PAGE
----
See Hear Now: Access to health and wellbeing services for people with sensory impairments and learning disabilitiesDownload (PDF 1.78MB)
Summary of report contentHealthwatch Lewisham engaged with 57 people who are either deaf, blind, or have a learning disability, throughout 2016 and late 2015. The work was done as part of an engagement programme to identify the experience of people with disabilities how they access health services. The report identifies several key issues. Booking a GP appointment is difficult. Due to the lack of interpreters for deaf patients, GP appointments were either cancelled or are difficult to book. People did not always know if they were eligible for an interpreter. Advocacy services for people with disabilities were limited or not sufficient. Blind patients did not always know when it was their turn while waiting at the GP waiting room. Communication between staff and patients was difficult. GPs sometimes look at the computer instead of facing a patient. This was difficult for deaf patients to lip-read their GP during the appointment. Some GPs or nurses keep talking to patient even when they know they are deaf. Health services were generally seen as not accessible, either due to lack of information, information available was not suitably displayed or staff were not aware how to respond to a patient with disability. The report makes the following recommendations. • Ensure disability awareness training for ‘front-line’ staff and implement simple measures to ensure that communication needs are met. • Widen the availability of available technology such as video interpreting and text alerts. • Clarify BSL interpretation eligibility and ensure patients have access to relevant information on how to book BSL interpreters. • Increase availability of interpreters for deaf people. • Install visual displays and voice alerts in reception areas to enable the deaf and people with visual impairments, to know when it is their turn for an appointment. Alternatively, train relevant staff to alert disabled patients of their appointment in an appropriate way. • Enable ‘reasonable adjustments’ to ensure equality of access for disabled people. • Ensure that all written communication directed to patients is written in accessible formats. Provide all possible contact details to ensure both deaf and blind people can contact your service. Ensure contact information (including emails) is easily found. • Ensure the sustainability of the current advocacy services and increase the service provision to meet the demand and need. • GPs and Consultants to make appropriate adjustments to treatment processes and procedures, including discharge, to ensure disabled people have an equitable experience of services. • Ensure there is a system in place that alerts health and social care staff of the patients’ disability and their additional needs. • Engage with disabled people in the development of the service to allow for the coproduction of an efficient and effective health service. No response was included in the report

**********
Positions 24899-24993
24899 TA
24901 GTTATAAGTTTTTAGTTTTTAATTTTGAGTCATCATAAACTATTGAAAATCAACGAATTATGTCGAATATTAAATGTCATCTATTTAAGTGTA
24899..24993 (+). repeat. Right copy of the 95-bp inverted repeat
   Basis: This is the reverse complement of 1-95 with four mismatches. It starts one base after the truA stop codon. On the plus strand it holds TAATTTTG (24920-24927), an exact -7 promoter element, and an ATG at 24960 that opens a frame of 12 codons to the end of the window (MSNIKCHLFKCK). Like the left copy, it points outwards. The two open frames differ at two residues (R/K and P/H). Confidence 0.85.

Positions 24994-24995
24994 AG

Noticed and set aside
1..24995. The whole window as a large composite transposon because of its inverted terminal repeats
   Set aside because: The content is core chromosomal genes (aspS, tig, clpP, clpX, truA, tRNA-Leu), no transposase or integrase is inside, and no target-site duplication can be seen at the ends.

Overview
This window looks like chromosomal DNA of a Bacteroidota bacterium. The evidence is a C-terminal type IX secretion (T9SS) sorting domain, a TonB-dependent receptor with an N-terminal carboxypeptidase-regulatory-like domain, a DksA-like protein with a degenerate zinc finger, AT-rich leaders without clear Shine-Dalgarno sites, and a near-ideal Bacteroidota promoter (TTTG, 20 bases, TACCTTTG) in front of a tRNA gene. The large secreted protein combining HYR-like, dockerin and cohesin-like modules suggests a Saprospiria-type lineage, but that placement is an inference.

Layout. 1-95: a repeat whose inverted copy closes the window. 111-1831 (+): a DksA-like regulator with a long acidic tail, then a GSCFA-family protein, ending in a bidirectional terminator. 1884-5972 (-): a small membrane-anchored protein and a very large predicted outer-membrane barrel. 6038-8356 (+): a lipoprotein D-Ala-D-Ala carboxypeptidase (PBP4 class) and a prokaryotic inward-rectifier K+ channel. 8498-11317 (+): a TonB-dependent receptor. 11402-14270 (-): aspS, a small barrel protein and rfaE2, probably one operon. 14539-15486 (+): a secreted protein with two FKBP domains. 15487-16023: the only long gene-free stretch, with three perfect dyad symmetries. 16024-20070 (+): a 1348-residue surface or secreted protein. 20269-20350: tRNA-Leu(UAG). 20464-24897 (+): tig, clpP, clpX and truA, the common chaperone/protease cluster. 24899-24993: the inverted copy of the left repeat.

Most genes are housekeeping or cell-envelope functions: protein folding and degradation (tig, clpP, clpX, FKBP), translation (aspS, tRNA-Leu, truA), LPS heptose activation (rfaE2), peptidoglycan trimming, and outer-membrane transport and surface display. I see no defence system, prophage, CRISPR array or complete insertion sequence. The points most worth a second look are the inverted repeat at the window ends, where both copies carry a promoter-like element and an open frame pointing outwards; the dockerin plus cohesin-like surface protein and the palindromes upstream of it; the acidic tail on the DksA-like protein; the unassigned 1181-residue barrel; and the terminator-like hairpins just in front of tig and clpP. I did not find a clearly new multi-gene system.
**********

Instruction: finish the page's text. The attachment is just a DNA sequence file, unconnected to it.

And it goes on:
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See Hear Now: Access to health and wellbeing services for people with sensory impairments and learning disabilities
Date of publication
Thursday, 20 October, 2016
Date evidence capture began
Thursday, 7 May, 2015
Date evidence capture finished
Saturday, 3 September, 2016
Type of report
Quality of treatment
Healthwatch reference number
Was the work undertaken at the request of another organisation?
Primary research method used
How was the information collected?
Primary care services
Types of disabilities
Learning or understanding or concentrating
Types of long term conditions
Blindness or severe visual impairment
Deafness or severe hearing impairment
Number of people who shared their views
Specific ethnicity if known
Does the information include public's views?
Does the information include carer's, friend's or relative's views?
Does the information include staff's views?
Does the information include other people's views?
What was the main sentiment of the people who shared their views?
Were recommendations made by local Healthwatch in the report?
Does the information contain a response from a provider?
Is there evidence of impact in the report?
Is there evidence of impact external to the report?